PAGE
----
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Larger medical groups may deliver better care

Physician Practice Advisor, December 13, 2006

Primary care practices with more doctors scored higher on four of six measures of quality than those with fewer physicians, according to researchers from the University of Pittsburgh and the Harvard School of Public Health. Researchers compared data from 119 California physicians for a 12-month period and an estimated 1.7 million patients were involved, according to an article in the Washington Post.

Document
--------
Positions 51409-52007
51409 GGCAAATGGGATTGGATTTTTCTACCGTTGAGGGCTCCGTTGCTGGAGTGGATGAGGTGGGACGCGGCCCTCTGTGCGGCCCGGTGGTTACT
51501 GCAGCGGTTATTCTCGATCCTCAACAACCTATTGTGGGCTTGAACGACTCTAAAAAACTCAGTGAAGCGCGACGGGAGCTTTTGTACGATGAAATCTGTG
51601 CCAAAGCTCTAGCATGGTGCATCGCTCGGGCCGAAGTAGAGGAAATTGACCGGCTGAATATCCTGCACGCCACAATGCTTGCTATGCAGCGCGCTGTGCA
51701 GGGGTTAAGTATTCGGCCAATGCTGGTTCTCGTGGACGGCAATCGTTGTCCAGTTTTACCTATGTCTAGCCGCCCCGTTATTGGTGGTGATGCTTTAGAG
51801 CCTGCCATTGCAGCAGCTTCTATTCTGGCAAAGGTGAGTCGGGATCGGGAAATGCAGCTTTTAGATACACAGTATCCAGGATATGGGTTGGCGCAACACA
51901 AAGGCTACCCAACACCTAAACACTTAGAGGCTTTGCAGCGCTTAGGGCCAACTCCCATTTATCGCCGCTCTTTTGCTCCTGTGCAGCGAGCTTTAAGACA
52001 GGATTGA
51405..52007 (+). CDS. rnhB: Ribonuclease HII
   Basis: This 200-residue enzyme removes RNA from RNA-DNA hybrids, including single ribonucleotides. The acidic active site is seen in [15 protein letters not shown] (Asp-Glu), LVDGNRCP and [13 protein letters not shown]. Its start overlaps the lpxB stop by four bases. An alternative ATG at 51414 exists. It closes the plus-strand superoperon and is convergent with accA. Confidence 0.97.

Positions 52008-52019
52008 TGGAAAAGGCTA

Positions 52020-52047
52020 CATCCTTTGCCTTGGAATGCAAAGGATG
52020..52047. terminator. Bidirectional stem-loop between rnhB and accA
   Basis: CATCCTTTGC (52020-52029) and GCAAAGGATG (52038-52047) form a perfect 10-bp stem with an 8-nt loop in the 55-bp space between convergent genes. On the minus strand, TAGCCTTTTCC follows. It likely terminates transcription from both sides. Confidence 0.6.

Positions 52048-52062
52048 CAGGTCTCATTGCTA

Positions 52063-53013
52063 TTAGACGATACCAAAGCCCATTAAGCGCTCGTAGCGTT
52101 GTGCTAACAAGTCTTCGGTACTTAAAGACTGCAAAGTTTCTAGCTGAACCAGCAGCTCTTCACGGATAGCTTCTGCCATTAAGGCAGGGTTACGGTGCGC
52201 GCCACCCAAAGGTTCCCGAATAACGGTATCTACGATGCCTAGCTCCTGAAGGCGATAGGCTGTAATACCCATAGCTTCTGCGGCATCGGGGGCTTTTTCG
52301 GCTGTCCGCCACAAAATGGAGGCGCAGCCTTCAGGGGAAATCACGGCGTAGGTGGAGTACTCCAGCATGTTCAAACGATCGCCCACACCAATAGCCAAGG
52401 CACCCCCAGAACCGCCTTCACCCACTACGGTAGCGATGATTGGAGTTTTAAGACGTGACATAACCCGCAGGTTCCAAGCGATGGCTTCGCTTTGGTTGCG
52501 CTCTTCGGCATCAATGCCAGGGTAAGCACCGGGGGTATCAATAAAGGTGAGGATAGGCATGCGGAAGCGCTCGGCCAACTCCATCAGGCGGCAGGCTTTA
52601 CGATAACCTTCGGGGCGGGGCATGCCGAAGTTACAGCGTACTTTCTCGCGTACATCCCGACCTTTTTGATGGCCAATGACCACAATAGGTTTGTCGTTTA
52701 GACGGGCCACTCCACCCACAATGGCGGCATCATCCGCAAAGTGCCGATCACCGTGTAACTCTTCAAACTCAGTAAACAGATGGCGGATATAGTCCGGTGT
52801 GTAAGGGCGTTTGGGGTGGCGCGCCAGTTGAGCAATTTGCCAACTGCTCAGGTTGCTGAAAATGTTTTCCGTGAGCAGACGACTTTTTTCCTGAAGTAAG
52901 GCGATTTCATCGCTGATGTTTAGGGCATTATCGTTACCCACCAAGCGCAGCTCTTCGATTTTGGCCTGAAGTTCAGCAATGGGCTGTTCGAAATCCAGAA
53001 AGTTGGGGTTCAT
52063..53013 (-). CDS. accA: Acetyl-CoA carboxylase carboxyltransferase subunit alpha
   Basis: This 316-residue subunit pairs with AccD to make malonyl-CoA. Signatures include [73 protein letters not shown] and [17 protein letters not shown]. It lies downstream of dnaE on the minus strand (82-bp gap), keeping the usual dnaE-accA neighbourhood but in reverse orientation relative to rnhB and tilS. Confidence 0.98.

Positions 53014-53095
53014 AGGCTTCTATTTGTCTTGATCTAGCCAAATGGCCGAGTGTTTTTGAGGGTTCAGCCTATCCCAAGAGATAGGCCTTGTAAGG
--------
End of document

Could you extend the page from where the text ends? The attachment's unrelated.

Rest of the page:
The researchers' goal was to compare the care delivered by large group practices that employ dozens or even hundreds of doctors with small practices consisting of three or fewer physicians. The practices with more doctors scored higher on quality measures including the percentage of patients who receive mammograms, pap smears, or eye exams for diabetics, according to the article. In two areas, use of asthma medication and prescription beta-blockers after a heart attack, the researchers found no difference between large and small practices.

Researchers speculated that although the reason for the differences is not clear, it may reflect the characteristics of doctors who gravitate to certain types of practices. Younger, more recently trained physicians may be more likely to join larger groups, which may boost the quality of care in some of the areas researchers analyzed, the researchers said in the article.

To read the full Washington Post article, click here.